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What Have They Learned?

At its core, education is about learning! As a person who truly values relationships and connections, I'm still aware that what students learn and how they can apply it to their lives is often our metric for evaluation. No matter how many high fives (in the past), smiles, and "good mornings" we do, data drives our profession. While many of us may not like that way of thinking, it's our job to show what students have accomplished each year.

As this 2021 school year has started to wind down, I started taking a look at my notes concerning students' learning. While some of it was disappointing, I decided to see how close my estimates were to the reality on the ground. Even though I'd often reviewed and reflected many times in class, this time was different. I asked the class to open up a Google Doc and start typing everything they could remember about each topic we covered. Some students said, "Shap, are you kidding? It's been months from our first unit!" Others didn't say much, but I could tell they were hesitant about what they'd remember. We talked about challenging ourselves and not doubting our ability.

No matter what grade or content area we teach, it's only natural to constantly look for clues into the outcomes students show each year. The results confirm our hard work and allow us to see the fantastic progress made each day, week, month, and year. While we all have different measuring growth methods, I wanted to provide five simple tips to consider as our year starts to wind down. Feel free to give them a try, and I'd love your feedback!

  1. Start small! Instead of having the class try to go back to September or more than a few months, start from a few weeks ago. This eases them into past material and will provide some much-needed confidence as you push the envelope further back through the year.

  2. Praise even the most minor achievements! Again, getting students comfortable and feeling good can make a huge difference in how they view their learning. Many students may be intimidated by being asked to remember material that was challenging for them. Praise is never a bad thing.

  3. As students are working, making small comments to each one can help those who might have difficulty. It also allows for time to de-stress and even to ask questions. We aren't here to make things impossible but rather to see the progress they've made.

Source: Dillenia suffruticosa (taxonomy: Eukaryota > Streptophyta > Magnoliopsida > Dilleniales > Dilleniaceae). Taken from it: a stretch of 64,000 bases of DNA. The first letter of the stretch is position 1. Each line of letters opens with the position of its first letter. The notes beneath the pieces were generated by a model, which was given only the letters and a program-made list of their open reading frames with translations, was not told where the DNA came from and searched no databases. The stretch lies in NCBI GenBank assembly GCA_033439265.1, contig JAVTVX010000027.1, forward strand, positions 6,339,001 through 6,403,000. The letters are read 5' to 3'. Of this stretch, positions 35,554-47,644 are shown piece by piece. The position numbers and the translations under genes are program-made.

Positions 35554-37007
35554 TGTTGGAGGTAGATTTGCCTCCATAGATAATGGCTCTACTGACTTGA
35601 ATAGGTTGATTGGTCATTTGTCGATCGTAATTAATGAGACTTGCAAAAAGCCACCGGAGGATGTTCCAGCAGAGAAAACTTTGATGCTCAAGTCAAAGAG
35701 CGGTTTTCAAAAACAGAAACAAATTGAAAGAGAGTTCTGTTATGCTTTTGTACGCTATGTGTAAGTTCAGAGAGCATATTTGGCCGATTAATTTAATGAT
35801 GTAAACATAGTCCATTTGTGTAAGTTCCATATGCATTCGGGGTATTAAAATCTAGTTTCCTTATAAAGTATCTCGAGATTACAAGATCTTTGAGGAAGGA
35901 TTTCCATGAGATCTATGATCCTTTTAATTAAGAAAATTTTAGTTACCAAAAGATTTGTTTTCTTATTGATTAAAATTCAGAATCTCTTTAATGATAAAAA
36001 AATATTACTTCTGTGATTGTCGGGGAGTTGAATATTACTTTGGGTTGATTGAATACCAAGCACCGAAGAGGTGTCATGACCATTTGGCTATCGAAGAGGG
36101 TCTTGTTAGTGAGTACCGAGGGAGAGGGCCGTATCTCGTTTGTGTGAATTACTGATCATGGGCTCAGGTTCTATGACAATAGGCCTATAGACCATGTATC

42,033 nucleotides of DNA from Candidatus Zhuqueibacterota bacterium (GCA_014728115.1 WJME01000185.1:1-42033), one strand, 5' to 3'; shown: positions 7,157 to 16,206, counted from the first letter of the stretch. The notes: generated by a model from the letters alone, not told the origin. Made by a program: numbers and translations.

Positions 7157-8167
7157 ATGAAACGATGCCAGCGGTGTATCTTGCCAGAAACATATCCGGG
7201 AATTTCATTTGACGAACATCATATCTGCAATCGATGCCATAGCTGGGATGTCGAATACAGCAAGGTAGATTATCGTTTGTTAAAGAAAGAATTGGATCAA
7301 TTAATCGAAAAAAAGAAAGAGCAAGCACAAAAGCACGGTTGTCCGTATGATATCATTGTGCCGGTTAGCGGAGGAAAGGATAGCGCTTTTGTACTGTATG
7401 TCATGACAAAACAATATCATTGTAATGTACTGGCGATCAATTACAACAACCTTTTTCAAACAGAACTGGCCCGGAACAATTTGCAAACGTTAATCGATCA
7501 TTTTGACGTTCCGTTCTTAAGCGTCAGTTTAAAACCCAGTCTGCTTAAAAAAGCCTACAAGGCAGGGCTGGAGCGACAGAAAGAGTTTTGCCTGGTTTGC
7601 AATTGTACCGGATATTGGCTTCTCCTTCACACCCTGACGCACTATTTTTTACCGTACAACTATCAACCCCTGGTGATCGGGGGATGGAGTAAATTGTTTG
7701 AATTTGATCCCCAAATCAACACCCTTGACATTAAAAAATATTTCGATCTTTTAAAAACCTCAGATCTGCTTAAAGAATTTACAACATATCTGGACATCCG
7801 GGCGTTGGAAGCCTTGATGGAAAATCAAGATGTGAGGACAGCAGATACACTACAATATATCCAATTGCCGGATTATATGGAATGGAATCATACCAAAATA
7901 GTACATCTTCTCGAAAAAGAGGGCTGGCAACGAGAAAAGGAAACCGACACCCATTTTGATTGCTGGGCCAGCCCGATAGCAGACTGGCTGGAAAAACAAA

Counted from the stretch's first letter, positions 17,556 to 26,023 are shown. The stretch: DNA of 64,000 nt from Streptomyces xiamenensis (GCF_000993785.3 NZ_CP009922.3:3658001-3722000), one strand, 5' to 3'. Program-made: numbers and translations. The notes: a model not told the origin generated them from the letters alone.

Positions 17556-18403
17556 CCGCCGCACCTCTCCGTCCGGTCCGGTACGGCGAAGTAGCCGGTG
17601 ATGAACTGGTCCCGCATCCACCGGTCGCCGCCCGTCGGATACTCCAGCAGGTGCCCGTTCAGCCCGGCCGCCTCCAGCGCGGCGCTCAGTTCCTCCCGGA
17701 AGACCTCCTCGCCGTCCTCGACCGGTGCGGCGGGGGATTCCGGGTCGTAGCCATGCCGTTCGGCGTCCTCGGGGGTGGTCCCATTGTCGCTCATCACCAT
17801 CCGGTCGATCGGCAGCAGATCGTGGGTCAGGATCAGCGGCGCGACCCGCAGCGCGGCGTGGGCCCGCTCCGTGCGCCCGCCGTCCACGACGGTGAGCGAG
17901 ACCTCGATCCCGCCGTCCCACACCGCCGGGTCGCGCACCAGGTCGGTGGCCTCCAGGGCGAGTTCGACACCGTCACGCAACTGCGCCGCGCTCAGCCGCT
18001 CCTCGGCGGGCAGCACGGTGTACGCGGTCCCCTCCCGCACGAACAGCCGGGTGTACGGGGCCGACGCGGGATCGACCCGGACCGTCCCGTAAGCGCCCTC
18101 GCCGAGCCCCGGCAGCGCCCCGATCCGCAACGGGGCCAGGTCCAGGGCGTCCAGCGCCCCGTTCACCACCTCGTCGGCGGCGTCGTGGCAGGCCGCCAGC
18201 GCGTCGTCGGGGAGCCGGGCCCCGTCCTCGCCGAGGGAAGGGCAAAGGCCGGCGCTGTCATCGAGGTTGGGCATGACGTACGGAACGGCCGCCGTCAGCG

4. Once students have gotten the hang of things, tell them about the next steps. They should be much more accepting of the challenge if the most recent work is doable. Allowing them to ask questions about what you might be hoping they achieve will also provide some much-needed guidance.

  5. Please avoid comparing one student to another. We all know the vast differences in ability levels. What might be exceptional work for one student could be average for another. The growth and progress are how we determine where a student was and where they are now.

Now back to my results! As students were typing their responses, I'd comment to each student. Even though many prompts were provided, most students seemed very pleased with the results. It was strange, seeing them typing away information from three-plus months ago. What I learned was the students who I thought would do exceptional did. But even more importantly, the growth that happened with those students who seemed to struggle throughout the course made me realize that I'd underestimated my classes' potential. To be clear, not every student accomplished what I hoped. But I learned that my initial disappointment wasn't on par with what students knew. I think you'll find the same results if you give it a try. This past year and beyond have challenged all of us. Thanks again for your incredible work with children, teens, and your colleagues.

Craig Shapiro

@Shapiro_WTHS #teachpos @Positively_Well

I’ve been a Health and Physical Education Teacher/Coach/Trainer for 30+ years. I enjoy all types of fitness, writing, speaking and spending time with my family! Stay positive, stay happy, stay well!

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